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Thank you Atria/Emily Bestler Books via Netgalley for providing me with an early copy of this book!
I’ll start by saying, I haven’t read The Thirteenth Tale by Diane Setterfield. It has been on my to-be-read list for years, but I haven’t yet gotten around to it. I found this new tale (Bellman & Black) by Ms. Setterfield in either a Netgalley email or a pre-approval from Netgalley (sorry, I don’t remember which). I took a look at the synopsis and thought it sounded great so I added it to my queue and have been really looking forward to it ever since. However, it fell a little flat for me I’m sad to say.
The story begins with young cousins, including our main character, William Bellman, out with their catapults (for those who aren't familiar with the term think slingshot). Young Bellman makes an unbelievable shot that kills a rook and everything is off to a very intriguing start. The story continues with the rook offering much information about them and their ways of life - Setterfield definitely seems to know her rooks! And they are, of course, black. The story hinges on all things dark, black, mysterious, and death-related.
From here the story progresses through Bellman’s life – he’s handsome, he marries, has children, becomes the hotshot of the family business though he is not technically family and the elder Bellman actually doesn't want him around. Everything looks perfect for Bellman and readers may start to wonder, why all the good luck since the opening scene, the synopsis, and all that surrounds this novel leads one to believe that Bellman should be meeting some harsh times. Well, they do come and much happens to bring Bellman’s life into spinning chaos. And let me say, Setterfield's writing is artful and beautiful. She writes Bellman and his situations with wonderful clarity, but other than the writing, I just got lost.
At this point readers will be expecting the ghost part of the story to reveal itself and for things to take a very gothic and dark path. In some ways that is very much what happens, but it is all very subtle and anecdotal. I’ll admit the book makes readers think – what is the price of happiness? What is the cost of the decisions we make? However, it led to a rather boring read for me. The author spares no detail with rooks or the textile industry that’s for sure, but it doesn't make for much of a read. Other than Bellman, many of the other characters aren't very well developed so when hard times fall or deaths come to fruition, readers aren't too concerned. I kept waiting to feel creeped out or shocked or even invested in the story and it just didn't happen.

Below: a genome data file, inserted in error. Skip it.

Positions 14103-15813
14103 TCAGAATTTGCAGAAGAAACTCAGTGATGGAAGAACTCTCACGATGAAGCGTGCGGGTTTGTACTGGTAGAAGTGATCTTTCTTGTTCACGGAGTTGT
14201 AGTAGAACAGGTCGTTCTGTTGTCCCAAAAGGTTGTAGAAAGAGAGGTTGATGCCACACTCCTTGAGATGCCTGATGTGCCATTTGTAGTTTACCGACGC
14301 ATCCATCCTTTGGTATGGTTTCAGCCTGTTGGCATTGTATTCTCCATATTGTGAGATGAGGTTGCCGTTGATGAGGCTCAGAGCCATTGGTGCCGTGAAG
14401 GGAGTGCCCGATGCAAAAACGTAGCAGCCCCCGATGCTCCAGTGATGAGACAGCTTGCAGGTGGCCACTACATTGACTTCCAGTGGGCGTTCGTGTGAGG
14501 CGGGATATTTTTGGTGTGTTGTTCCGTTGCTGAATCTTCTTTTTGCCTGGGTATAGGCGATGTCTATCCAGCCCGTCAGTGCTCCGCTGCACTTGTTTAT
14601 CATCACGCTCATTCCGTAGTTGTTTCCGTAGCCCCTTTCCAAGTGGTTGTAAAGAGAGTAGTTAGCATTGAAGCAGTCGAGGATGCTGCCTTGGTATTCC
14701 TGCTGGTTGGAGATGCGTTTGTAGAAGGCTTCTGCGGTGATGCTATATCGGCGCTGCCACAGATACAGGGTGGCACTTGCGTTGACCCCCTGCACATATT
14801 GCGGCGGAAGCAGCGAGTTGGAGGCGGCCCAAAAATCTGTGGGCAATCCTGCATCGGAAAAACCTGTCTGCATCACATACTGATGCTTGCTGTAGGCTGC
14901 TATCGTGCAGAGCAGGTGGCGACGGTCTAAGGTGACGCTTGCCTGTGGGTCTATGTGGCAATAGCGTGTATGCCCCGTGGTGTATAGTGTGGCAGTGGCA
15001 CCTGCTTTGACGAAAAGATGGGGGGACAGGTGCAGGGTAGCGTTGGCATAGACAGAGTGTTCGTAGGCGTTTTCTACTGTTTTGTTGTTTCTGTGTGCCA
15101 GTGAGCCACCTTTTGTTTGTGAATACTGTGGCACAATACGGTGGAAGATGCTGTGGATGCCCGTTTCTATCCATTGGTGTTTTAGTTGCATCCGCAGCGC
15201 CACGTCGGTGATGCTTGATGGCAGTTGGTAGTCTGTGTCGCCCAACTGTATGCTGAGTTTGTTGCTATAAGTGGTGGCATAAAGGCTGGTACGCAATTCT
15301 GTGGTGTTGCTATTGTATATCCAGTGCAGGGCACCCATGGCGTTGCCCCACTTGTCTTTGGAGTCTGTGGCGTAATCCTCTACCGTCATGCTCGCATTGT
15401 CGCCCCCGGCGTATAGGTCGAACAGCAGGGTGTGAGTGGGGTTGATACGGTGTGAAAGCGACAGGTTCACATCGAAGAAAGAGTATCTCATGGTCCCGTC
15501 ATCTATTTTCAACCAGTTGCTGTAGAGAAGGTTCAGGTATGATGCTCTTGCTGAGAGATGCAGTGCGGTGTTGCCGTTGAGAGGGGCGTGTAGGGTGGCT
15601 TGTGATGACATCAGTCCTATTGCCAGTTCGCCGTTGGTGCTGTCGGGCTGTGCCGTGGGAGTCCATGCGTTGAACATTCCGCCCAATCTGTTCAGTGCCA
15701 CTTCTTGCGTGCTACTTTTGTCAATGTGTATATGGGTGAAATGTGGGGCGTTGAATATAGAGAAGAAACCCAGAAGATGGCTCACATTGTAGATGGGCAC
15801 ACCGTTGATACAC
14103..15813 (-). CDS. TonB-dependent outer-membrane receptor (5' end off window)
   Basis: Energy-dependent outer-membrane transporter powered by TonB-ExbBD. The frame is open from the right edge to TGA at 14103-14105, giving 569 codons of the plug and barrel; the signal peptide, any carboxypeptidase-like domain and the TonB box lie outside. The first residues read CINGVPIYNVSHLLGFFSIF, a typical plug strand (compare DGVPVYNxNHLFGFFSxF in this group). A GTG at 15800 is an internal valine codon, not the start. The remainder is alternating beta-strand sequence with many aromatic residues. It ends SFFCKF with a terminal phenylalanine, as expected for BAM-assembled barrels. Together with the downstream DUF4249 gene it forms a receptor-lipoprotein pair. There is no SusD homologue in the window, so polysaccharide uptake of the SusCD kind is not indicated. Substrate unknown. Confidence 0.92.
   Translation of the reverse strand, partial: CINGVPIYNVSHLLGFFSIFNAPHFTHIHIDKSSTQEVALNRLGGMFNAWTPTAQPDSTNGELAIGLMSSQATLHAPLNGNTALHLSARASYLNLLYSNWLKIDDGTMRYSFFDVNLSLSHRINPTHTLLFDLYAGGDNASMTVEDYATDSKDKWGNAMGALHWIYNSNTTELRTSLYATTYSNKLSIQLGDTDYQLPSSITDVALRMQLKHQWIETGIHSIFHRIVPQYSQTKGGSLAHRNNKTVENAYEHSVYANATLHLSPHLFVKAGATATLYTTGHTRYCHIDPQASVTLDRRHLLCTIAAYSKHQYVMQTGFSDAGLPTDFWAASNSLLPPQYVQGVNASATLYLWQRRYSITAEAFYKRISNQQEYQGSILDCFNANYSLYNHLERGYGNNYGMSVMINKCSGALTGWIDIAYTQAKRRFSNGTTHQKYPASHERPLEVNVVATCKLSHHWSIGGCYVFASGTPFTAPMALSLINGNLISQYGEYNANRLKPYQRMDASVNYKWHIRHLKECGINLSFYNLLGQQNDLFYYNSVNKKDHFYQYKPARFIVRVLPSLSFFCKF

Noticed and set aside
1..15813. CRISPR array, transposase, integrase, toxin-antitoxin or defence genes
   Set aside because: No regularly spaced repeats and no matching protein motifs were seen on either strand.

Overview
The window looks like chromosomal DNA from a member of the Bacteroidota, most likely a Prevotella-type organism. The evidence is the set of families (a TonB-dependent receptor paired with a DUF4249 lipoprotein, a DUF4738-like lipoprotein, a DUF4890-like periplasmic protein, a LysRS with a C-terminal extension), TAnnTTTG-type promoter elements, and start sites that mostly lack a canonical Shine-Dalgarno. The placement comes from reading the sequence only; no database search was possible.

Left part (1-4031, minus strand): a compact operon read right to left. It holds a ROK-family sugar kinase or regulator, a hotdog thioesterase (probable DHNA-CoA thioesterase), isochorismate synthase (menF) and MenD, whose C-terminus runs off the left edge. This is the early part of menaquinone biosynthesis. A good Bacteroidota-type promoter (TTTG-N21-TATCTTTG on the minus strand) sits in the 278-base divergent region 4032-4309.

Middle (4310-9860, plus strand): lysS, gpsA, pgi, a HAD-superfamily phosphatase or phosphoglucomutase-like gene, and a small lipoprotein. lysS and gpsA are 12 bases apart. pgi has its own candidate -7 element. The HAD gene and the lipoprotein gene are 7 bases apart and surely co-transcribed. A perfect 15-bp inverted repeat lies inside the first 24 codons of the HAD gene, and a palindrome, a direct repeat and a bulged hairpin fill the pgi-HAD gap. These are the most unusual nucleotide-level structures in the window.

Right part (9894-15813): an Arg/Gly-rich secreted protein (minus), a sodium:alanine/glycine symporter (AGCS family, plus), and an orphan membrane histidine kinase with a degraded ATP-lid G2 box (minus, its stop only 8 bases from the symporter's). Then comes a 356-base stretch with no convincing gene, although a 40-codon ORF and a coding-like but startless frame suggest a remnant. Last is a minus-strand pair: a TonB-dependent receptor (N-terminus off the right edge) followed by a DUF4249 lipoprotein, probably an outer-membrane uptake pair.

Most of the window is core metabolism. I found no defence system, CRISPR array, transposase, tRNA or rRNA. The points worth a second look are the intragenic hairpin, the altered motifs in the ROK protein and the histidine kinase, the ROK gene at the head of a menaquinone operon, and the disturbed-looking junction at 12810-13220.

I’ll also share a little confession. I actually felt as if I missed something because the book fell so flat for me. So I read many reviews to see if I can find some nugget of what I might have misread or misunderstood, but nope, there was nothing. The novel is character driven, but the characters aren't given enough color, life, or development. Bellman does get developed and readers will see him pass through many stages, but again, he’s the only one and it simply wasn't enough to sustain the novel. The rook and his counterpart in the book, Mr. Black, also get some development, but I found it all to be vague and confusing. I never really saw the connection between Bellman’s first acquaintance with the rook (him killing one with a lucky shot off his catapult) and Mr. Bellman and his life – it never tied together in my opinion.
There were just a lot of undeveloped opportunities and holes left in this story (at one point in the story readers meet a young woman who is battling grief herself, but again, no development – she’s a minor character that readers will expect to make some difference; some statement, but after finishing, I was left wondering why even introduce her into the story). By the end I felt confused, underwhelmed, and like I’d missed out on a great story (because the premise has some serious promise).
I was provided with an ARC of this book by the publisher in exchange for an honest review. All thoughts and opinions are my own. I am not compensated for any of my reviews.